Until now, sports coaches have been able to boast about their experience or their gut feelings when making decisions and have therefore been somewhat resistant to the world of Big Data – something which we all saw so perfectly illustrated in Moneyball where Brad Pitt shows the tension between human experience and data-driven.
However, things are changing – and slowly but surely we’re starting to see a lot more research around the role of data in sport as well as an increasing number of jobs working directly with professional sports teams to enhance their performance. But which sports are leading the way? We took a look:
1. Formula 1
As our CDO, Chema Alonso, mentioned the other day in a talk with the Movistar cycling team, Formula 1 teams are pioneers when it comes to data-driven decisions. With every race generating huge amounts of data, on the track, vehicles, conditions and drivers – Williams saw a unique opportunity.
They optimized team pits-stops by taking bio-metric measurements from the technical team allowing them to understand when each team member functions optimally. Eventually, they ended up reducing their pitstop time to 1.92 seconds – the fastest ever recorded.
|Figure 1: Formula 1 team|
Some years ago, we obtained some data from the Spanish football league for the 2012-2013 season, allowing our Data Scientists to carry out an in-depth analysis. The data was generated by cameras that take up to 10 photos per second, and are post-processed so that individual players can be identified. In the figures below you can see heatmaps of Barcelona vs Atletico Madrid. The area represents the field, and the goal of the team is located in the pointed parts with the darkest colours. The darker the color, the longer the players are at a certain location. It becomes immediately clear that Barcelona were more of an attacking team throughout that season, unlike Atletico who tended to have a more defensive approach.
|Figure 2: Barcelona’s pitch activity (left) vs Atletico Madrid’s pitch activity (right).|
It was also possible to follow individual players, and in the images below we can see the paths of two players throughout a match. The green points show that the player ran at approximately 5 m/s (the equivalent of running 100m in 20 seconds) and red points at approximately 7 m/s. It is clear that the first players runs much more than the second, but what does that mean? That the first player is better than the second? That they have different roles? Looking at only this data, if you were the trainer, which player would you prefer to buy?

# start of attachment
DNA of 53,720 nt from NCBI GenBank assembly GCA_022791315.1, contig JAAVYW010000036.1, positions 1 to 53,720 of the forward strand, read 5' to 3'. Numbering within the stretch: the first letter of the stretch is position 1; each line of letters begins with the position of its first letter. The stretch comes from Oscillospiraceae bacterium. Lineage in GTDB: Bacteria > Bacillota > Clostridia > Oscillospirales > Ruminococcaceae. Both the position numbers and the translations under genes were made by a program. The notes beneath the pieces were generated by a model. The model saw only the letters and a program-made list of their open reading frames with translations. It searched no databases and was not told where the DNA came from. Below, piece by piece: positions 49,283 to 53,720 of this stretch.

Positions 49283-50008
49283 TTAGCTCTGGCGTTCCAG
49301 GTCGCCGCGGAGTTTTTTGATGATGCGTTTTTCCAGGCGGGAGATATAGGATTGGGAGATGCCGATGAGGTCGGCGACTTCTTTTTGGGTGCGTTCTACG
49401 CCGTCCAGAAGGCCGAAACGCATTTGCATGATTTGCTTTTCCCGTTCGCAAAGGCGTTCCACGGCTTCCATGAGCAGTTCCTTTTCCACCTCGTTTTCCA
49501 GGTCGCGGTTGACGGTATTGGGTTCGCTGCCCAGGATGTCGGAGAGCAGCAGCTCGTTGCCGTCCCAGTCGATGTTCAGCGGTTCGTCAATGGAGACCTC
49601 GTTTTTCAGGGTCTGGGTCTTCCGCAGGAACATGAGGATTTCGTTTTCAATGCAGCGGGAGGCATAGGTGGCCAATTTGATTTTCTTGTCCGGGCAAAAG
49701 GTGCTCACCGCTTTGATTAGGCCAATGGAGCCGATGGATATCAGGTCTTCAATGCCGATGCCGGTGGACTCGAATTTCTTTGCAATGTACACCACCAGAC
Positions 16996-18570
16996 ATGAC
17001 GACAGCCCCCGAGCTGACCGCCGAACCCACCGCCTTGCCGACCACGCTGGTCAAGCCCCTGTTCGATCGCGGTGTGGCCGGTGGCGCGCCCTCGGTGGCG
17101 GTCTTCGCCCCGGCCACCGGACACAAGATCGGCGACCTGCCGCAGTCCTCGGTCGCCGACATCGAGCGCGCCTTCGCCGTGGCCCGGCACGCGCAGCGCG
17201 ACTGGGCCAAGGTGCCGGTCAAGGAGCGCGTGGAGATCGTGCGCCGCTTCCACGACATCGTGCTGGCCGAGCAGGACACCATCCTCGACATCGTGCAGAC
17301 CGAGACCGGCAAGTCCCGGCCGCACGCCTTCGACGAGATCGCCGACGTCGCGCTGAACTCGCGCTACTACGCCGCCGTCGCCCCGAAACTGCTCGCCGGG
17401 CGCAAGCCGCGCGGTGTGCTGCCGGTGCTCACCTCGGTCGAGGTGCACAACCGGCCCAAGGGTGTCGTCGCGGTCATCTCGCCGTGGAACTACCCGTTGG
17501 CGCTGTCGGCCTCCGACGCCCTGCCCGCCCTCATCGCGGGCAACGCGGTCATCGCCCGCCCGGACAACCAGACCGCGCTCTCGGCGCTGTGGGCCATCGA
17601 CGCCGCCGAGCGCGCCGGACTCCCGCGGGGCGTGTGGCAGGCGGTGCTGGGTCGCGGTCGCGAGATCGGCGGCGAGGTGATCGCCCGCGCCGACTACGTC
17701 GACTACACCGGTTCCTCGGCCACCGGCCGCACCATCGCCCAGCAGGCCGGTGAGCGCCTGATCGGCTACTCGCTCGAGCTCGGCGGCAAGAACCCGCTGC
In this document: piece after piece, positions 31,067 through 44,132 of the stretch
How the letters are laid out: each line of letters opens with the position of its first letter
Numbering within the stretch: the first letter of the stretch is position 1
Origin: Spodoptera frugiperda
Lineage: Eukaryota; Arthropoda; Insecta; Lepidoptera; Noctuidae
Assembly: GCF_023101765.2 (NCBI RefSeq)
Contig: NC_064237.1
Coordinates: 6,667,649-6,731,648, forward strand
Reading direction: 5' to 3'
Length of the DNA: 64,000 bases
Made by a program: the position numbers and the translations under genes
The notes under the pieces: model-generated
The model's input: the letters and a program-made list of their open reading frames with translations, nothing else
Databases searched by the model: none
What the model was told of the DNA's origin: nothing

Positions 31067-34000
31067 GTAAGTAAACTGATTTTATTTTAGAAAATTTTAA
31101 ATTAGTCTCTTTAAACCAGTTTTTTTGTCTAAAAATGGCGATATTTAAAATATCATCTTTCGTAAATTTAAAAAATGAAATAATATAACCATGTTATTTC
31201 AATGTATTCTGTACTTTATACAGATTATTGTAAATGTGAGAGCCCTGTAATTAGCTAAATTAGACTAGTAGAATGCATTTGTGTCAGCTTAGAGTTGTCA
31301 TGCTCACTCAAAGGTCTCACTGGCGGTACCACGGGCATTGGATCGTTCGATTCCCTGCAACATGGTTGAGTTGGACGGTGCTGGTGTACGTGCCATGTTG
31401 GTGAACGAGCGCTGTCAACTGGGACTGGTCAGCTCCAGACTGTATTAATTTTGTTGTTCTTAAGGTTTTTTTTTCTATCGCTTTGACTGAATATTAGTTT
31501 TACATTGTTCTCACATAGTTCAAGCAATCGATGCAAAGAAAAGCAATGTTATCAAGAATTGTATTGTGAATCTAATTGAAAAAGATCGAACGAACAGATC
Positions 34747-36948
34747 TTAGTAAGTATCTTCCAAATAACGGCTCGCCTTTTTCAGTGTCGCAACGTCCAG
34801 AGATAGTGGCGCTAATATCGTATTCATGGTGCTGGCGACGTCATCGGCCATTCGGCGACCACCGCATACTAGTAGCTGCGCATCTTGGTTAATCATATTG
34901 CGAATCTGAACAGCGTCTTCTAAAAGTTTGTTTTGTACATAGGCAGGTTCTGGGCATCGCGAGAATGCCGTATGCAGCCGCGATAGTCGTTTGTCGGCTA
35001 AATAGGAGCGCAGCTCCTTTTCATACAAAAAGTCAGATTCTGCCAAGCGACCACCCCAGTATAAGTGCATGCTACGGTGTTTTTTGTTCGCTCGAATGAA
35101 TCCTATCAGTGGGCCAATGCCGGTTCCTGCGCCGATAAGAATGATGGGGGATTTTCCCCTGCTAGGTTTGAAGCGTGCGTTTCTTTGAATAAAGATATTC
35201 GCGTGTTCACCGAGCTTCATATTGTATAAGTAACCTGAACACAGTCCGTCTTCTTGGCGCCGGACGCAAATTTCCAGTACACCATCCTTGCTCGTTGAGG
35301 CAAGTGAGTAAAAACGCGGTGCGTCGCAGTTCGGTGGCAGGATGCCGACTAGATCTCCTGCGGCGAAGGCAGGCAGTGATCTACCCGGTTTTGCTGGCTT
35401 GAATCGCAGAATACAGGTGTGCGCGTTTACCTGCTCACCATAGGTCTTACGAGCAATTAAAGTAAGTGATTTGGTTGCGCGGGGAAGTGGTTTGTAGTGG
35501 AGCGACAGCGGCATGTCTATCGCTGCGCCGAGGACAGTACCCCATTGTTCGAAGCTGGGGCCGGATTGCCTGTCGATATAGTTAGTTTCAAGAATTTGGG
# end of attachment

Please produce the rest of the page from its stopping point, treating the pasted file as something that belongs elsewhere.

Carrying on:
|Figure 3: The “work rate” of Xavi Hernandez (left) vs Leo Messi (right).|
More recently, we had the opportunity to analyze data from the 2016 “Vuelta a España“, looking at Movistar Team’s performance. We had access to the data of 8 cyclists from the team throughout the 21 stages from start to finish. Every second, 7 types of data of each cyclist are captured resulting in more than 2 million data feeds. The variables captured, include location, altitude, force, speed, heart rate and pedal rate.
With this data, apart from analyzing individual cyclists, it becomes possible to analyze how the team works together, and to understand and compare different stages. Looking at the data, it becomes very evident how professional cycling is a team sport with differentiated roles for the different team members: today it is impossible to win one of the main competitions “flying solo”. What we have learned is that it is important to:
- Understand when team members peak in terms of performance so that training can be planned for peaks to coincide with competitions.
- Determine the context variables (altitude, weather), the training variables and the personal cyclist variables which impact most in the cyclist’s performance and subjective experience.
- Combine the roles that cyclists play in the different stages with performance and fatigue variables to plan the recovery of the cyclists and the next stages during the competition.
Cricket, which is the most popular sport in India, and the second most popular sport in the world is also embracing the growing value of Big Data. IBM launched their #ScorewithData campaign during the Cricket World Cup which included a Social Sentiment Index which predicted correctly who would win certain phases of the tournament.
The England Cricket team have also been pioneers and their ex-team coach, Peter Moores, even said “we use advanced data analytics as the sole basis for some of our decisions – even affecting who we select for the team.” Nathan Leamon, who was hired by the new head coach for his expertise in maths and statistics, also used to create spreadsheets using Hawk-Eye technology to run match simulations which ended up being accurate to within 5% – breaking the field up into different segments for players to target when batting.
|Figure 5: Big Data in the world of cricket.|